CBM Disk Transfer Benchmark

Download: CBM_Disk_Transfer_Benchmark_1.1.zip (6 KB)
Version: 1.1 (Dec 23, 2021)

CBM Disk Transfer Benchmark screen shot

So, exactly how slow is a 1541 disk drive on a Commodore 64? And how fast is your favorite fastload cartridge? You can use this tool on your Commodore 64 to find out… plus or minus a decisecond.

In reality, there are a lot of considerations when it comes to Commodore 64 storage options. Compatibility, cartridge freeze options, convenience, and capacity are all as important as speed. Don’t forget that nostalgic feel of sliding in a floppy, typing load, and feeling the drive head bang around as it struggles with the copy protection. And once you get past JiffyDOS speeds, you probably won’t notice much difference as you climb the ladder squeezing just a few more seconds out of your load time.

But as a personal project, I decided I’d like to time save and load speeds as precisely as possible, so, I fired up Turbo Macro Pro, grabbed my copy of The Commodore 64 Programmer’s Reference Guide, Raeto West’s Programming the Commodore 64, and a Codebase64 article for good measure, and whipped up this little tool you see here. No more stopwatch apps on smartphones!

I’ll paste in some of the documentation below in case you are curious, but not curious enough to download the zip file. But first, let’s look at some data!

My testing methodology is simple. I load DTB up, pop in a freshly formatted floppy (or blank disk image when I use an Ultimate 64), and then run a SAVE test, and finally a LOAD test. DTB writes/reads a 44,956 byte data file, which uses exactly 177 blocks, and times the execution of the KERNAL save or load routine using the CIA Time of Day clock (properly initialized to the correct power mains frequency using this method). You should always start with a blank disk, to avoid inconsistencies in file layout skewing your results.

How about some results! All speeds were measured on an NTSC C64 unless otherwise noted. I used the Ultimate 64 to test DolphinDOS. The rest of the tests were done on real drives and original hardware.

[Update: I am keeping a comparison of transfer rates updated here.]

Load Speed

Commodore Disk Transfer Rates (Load)

System Load Bytes per Second Load Time DTB Load Score
1541 403 01:51.5 1x
SD2IEC 502 01:29.5 1x
1581 507 01:28.6 1x
1541 w/ Epyx Fastload 2121 00:21.2 5x
1541 w/ Warp Speed 3017 00:14.9 8x
1541-II w/ JiffyDOS 3746 00:12.0 9x
1541 w/ Super Snapshot 5 4163 00:10.8 10x
1541 w/ Action Replay 5 5352 00:08.4 13x
1541 w/ Retro Replay PAL 3.8q 5352 00:08.4 13x
1581 w/ JiffyDOS 6515 00:06.9 16x
SD2IEC w/ Epyx Fastload 7136 00:06.3 18x
SD2IEC w/ JiffyDOS 9175 00:04.9 23x
1541 w/ DolphinDOS (U64) 9366 00:04.8 23x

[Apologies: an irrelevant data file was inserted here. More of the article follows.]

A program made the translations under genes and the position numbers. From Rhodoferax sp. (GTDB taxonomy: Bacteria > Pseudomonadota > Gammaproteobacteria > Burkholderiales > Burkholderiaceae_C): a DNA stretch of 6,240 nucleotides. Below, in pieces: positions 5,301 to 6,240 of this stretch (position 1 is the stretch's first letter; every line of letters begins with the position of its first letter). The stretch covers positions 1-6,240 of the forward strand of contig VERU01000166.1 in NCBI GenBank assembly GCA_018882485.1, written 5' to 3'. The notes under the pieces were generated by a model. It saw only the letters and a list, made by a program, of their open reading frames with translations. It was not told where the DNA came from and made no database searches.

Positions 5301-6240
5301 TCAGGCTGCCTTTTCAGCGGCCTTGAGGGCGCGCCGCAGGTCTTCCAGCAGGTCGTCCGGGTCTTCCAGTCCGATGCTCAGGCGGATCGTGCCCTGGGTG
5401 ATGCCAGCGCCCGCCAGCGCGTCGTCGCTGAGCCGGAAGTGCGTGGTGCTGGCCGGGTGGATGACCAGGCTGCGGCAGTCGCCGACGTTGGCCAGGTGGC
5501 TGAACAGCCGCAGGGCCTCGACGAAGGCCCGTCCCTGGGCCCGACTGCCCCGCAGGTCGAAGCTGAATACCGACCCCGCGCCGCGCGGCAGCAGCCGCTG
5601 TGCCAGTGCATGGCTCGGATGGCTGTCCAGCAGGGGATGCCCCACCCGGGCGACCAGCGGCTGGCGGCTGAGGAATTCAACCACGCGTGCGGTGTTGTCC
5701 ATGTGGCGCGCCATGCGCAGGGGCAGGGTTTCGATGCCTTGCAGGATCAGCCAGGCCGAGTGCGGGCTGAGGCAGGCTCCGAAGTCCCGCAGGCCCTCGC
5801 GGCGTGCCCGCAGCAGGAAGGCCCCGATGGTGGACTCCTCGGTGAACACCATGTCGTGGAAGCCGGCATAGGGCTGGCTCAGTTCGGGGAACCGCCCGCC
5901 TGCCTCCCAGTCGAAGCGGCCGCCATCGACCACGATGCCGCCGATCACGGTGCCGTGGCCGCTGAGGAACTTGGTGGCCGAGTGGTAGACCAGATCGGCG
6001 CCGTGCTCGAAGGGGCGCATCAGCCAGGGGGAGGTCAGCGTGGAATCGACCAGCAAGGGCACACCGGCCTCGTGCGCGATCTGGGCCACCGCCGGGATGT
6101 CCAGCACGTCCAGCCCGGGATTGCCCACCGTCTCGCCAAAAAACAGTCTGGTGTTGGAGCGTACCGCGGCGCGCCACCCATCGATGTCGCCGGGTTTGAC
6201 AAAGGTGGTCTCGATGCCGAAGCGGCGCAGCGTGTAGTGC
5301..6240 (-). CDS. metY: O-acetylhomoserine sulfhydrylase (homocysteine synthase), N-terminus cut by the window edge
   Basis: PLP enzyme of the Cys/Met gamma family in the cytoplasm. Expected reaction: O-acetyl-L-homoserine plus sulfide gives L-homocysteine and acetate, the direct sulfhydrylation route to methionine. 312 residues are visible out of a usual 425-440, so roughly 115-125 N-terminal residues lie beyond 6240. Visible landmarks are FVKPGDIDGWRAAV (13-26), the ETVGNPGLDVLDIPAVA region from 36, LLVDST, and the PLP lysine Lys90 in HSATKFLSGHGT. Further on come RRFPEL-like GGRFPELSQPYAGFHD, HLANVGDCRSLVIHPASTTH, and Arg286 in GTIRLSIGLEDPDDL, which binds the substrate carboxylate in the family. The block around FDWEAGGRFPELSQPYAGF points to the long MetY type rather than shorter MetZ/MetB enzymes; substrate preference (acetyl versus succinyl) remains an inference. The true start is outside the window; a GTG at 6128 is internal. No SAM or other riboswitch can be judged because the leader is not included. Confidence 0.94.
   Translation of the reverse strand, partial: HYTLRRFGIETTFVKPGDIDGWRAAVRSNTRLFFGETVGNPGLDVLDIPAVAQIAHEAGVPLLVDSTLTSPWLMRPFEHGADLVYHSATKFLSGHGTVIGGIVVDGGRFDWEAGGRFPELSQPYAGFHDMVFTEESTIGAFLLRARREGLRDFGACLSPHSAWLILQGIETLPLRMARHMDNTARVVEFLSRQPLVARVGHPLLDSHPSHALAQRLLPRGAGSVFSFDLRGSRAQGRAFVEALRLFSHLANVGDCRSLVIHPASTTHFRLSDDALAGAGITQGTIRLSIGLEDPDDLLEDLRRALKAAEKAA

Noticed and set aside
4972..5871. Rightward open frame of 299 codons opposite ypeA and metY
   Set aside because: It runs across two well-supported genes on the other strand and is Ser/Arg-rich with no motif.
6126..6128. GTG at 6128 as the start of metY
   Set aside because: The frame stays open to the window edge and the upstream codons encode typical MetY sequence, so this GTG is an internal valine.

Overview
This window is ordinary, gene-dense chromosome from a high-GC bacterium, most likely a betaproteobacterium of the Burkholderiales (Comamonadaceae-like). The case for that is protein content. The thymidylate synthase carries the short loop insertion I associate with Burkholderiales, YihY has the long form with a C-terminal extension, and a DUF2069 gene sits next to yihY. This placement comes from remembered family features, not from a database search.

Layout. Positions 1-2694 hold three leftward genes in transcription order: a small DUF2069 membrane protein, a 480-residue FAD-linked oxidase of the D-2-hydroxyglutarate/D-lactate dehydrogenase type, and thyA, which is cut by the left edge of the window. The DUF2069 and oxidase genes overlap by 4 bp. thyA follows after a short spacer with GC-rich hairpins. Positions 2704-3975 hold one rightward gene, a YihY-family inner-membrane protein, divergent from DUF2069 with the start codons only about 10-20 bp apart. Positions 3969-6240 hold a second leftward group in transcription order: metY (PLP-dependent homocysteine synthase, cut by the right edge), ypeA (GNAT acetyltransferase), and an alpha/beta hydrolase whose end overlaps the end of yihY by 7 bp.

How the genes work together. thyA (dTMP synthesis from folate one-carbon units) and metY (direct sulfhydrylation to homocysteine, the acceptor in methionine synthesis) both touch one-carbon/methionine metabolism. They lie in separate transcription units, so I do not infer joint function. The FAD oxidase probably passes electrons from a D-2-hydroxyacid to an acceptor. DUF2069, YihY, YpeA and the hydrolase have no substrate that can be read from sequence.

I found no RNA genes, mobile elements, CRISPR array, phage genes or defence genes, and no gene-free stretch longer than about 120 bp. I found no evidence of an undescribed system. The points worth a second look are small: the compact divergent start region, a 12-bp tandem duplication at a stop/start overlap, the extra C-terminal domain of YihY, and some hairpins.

(Update: See this post for a comparison that includes Transwarp and Hyperspeed, and more comparisons on this page.)

Save Speed

Commodore Disk Transfer Rates (Save)

System Save Bytes per Second Save Time DTB Save Score
1541 w/ Epyx Fastload 342 02:11.5 1x
1541 370 02:01.5 1x
1581 749 01:00.0 1x
SD2IEC w/ Epyx Fastload 870 00:51.7 2x
SD2IEC 871 00:51.6 2x
1541-II w/ JiffyDOS 925 00:48.6 3x
1541 w/ Super Snapshot 5 1170 00:25.4 5x
1581 w/ JiffyDOS 1905 00:23.6 5x
1541 w/ Action Replay 5 2443 00:18.4 7x
1541 w/ Retro Replay PAL 3.8q 2470 00:18.2 7x
SD2IEC w/ JiffyDOS 2775 00:16.2 8x
1541 w/ Warp Speed 2900 00:15.5 8x
1541 w/ DolphinDOS (U64) 5352 00:08.4 15x

Further ruminations can be found in this blog post.

DTB Documentation


This tool is provided so that people don’t have to post Commodore 64 disk speed comparisons based on tapping the start button on their smartphone stopwatch app.


DTB measures KERNAL SAVE and KERNAL LOAD routine execution time on serial devices 8, 9, 10, or 11. It reports speed in bytes per second and then provides a general “score” relative to a C64 and 1541 disk drive with original KERNALs.


A 44,956 byte data file (which uses exactly 177 blocks on a CBM DOS disk) is saved or loaded using a single call to the respective block transfer routine through the KERNAL jump table ($ffd8 for save, $ffd5 for load). This method allows comparison of fast loaders and the BASIC Load/Save functions.

To avoid incorrect timing due to redirected/disabled interrupts, and issues pertaining to PAL vs NTSC and 50hz vs 60hz power supply, the CIA real-time clock is used. DTB uses the method described here to initialize the speed of the CIA time-of-day clock which should work correctly on any C64.

The clock is reset to zero just before the JSR into the save or load routine, and its value is read immediately after it returns. The timing should be accurate to +/- 100 milliseconds or so.


  • F1 changes the device number, cycling from 8 to 11. The default is 8, regardless of which device was active when the program started.
  • F3 executes a KERNAL SAVE benchmark on the selected device. If the data file already exists, it will be scratched before the timer starts.